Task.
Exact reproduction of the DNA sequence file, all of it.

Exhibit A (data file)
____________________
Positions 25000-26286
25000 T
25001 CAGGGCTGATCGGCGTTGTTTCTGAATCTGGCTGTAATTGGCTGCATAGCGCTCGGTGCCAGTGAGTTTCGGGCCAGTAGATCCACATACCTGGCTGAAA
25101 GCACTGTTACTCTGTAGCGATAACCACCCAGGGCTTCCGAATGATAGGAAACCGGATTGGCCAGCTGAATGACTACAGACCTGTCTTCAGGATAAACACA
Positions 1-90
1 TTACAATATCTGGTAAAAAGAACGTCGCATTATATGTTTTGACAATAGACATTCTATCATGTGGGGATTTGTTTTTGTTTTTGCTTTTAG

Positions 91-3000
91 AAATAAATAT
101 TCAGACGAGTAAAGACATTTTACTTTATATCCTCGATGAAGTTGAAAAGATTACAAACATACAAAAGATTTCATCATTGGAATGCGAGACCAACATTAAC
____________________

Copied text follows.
Positions 25000-26286
25000 T
25001 CAGGGCTGATCGGCGTTGTTTCTGAATCTGGCTGTAATTGGCTGCATAGCGCTCGGTGCCAGTGAGTTTCGGGCCAGTAGATCCACATACCTGGCTGAAA
25101 GCACTGTTACTCTGTAGCGATAACCACCCAGGGCTTCCGAATGATAGGAAACCGGATTGGCCAGCTGAATGACTACAGACCTGTCTTCAGGATAAACACA
Positions 1-90
1 TTACAATATCTGGTAAAAAGAACGTCGCATTATATGTTTTGACAATAGACATTCTATCATGTGGGGATTTGTTTTTGTTTTTGCTTTTAG

Positions 91-3000
91 AAATAAATAT
101 TCAGACGAGTAAAGACATTTTACTTTATATCCTCGATGAAGTTGAAAAGATTACAAACATACAAAAGATTTCATCATTGGAATGCGAGACCAACATTAAC